Late at night, I would watch the young Powell as the lead juvenile in a whole series of Warner Bros. musicals. The cute baby-faced singer with a delightfully strong tenor voice was featured in such hits as "The Gold Diggers of 1933" and "42nd Street."
Dick Powell, Nov. 14, 1904 - Jan. 2, 1963
An older Powell excelled as a tough guy in film-noir classics such as "Murder, My Sweet" and "Johnny O'Clock," co-starring Evelyn Keyes.
There are similarities in Dick's and Bob's careers. From early on, both were typecast by their studios and not allowed to expand into other types of roles. Bob tried to escape the typecasting, but "Night Must Fall" did not change the way the studio handled him. Dick had to quit Warner Bros. in order to get a role against type in "Murder, My Sweet." Bob and Dick both turned to producing movies in the mid to late 1940s, and then went into TV production, Bob in 1950 and Dick in 1952. Also, they were born in the same year (1904), married very petite ladies and, sadly, they both die of cancer. Dick was only 58. It would have been interesting to see what affect Powell would have had on television given a few more years.
Thank you, Mr. Powell, for many, many hours of enjoyment.
Bob was not a "Star" on Broadway, just "a comparative newcomer among Broadway juveniles." His last appearance was in the comedy Possession (1928), which ran from October 2nd to November 1st, 1928. The play was not a big success, but it did provide him a chance at stardom in the movies. By January of 1929, he and Betty are on a train to Hollywood with contract in hand.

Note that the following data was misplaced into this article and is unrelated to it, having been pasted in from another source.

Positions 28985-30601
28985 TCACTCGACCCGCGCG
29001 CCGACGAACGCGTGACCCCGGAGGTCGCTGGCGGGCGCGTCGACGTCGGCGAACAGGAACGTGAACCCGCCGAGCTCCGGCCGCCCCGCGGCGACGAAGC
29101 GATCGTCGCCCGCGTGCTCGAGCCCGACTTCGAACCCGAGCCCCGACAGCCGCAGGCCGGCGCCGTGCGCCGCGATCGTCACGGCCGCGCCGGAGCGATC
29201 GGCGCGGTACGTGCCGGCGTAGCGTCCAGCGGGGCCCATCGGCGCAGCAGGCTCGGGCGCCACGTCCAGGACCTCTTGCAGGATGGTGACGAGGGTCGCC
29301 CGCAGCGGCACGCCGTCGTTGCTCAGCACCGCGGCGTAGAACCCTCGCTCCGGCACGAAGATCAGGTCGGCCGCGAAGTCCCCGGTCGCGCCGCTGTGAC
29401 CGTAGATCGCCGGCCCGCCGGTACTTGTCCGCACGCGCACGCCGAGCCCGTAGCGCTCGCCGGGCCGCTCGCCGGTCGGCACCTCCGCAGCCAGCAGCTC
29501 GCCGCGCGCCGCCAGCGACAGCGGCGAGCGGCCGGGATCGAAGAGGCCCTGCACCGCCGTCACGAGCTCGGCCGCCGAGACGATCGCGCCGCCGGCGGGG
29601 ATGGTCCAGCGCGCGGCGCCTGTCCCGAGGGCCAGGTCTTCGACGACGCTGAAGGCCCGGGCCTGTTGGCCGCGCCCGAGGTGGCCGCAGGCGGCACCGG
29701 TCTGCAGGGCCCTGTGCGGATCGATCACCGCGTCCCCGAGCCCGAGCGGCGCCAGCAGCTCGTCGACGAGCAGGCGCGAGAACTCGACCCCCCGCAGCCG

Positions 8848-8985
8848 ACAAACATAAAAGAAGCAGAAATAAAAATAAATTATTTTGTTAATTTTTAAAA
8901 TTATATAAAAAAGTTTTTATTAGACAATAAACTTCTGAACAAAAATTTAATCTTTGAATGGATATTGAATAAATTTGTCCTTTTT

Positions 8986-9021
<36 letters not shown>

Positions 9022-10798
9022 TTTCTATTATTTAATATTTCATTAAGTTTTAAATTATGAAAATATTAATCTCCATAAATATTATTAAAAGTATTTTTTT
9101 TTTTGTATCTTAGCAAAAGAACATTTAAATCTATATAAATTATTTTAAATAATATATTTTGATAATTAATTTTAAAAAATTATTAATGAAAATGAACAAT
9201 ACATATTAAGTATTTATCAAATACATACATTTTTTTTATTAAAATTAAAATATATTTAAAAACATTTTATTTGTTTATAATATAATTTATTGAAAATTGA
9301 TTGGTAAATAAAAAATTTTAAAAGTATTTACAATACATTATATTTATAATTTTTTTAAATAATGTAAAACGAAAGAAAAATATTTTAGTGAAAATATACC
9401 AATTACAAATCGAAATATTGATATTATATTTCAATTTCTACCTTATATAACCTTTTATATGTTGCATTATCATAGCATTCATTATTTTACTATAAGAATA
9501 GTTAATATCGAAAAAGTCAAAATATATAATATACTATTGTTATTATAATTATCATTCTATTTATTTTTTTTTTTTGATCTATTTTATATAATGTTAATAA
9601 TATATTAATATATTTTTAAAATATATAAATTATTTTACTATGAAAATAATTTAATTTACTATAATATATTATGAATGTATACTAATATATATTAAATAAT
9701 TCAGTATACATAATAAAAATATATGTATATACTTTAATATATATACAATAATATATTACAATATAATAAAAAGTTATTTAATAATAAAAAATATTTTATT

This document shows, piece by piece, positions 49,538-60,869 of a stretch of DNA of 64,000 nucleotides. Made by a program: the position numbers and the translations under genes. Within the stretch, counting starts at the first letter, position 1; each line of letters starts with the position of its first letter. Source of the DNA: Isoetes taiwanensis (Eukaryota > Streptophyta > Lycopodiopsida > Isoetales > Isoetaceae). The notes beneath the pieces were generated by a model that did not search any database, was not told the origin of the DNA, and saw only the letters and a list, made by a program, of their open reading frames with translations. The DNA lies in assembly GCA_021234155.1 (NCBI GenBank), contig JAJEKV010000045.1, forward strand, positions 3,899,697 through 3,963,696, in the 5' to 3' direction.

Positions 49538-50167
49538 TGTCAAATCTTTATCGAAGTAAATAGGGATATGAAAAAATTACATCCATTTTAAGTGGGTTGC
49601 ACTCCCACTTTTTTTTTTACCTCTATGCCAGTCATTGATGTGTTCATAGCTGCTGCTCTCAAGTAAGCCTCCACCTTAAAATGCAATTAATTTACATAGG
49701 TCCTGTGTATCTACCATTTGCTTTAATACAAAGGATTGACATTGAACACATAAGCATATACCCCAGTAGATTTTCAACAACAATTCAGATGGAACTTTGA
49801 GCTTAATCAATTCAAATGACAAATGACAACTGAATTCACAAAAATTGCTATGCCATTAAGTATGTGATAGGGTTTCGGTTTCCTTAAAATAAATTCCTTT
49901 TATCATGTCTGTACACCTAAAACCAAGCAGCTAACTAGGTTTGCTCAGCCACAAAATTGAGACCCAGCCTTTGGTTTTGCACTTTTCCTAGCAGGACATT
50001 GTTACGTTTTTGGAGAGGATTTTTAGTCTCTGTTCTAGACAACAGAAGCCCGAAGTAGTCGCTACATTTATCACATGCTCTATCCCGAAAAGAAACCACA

1928 was a good year for Bob. The 24-year-old appears on Broadway, marries Betty and then signs on to a career in movies. Not bad.
I first saw Gig Young in Teachers Pet (1958). He was playing his signature 2nd lead man role to lead man Clark Gable. It was Gable who led me to see the movie...it was Gig that warmed my heart. Handsome, debonair and projecting an aura of immense likeability ... what was there not to like. I also enjoyed him in The Desk Set (1957) and That Touch of Mink (1962), his character losing out to Spencer Tracy and Cary Grant, respectively. On television he was a co-star on The Rogues (1964-65), playing - no surprise here - Tony Fleming, a handsome, debonair and lighthearted rogue.
Byron Ellsworth Barr, Nov. 4, 1913 to Oct. 19, 1978
Gig's downfall was alcoholism, slowly destroying his career, his marriages and his life. Broadway performer Elaine Stritch, also an alcoholic, describes their destructive relationship in her one-woman show, Elaine Stritch at Liberty (2002). (The DVD is available to rent on Netflix. Do try it out, Stritch is a wonderful entertainer.)
It was after their breakup that Gig becomes involved with Elizabeth Montgomery. [Plot alert, more sadness and heartbreak ahead!] Dad Bob, not surprisingly, was strongly opposed to his 23-year-old daughter marrying a 43-year-old alcoholic who was only nine years his junior. Not approving of the marriage, Bob did not attend the wedding. Of course Dad was right, the troubled marriage lasts officially for six years.
It has been written that Liz was attracted to Gig as a father figure. Let's see, handsome, debonair, a great sense of humor ... yeah, I can see that.
In memory, lets raise a toast to the troubled Mr. Young who brought smiles to our faces and warmth to our hearts. May he rest in peace.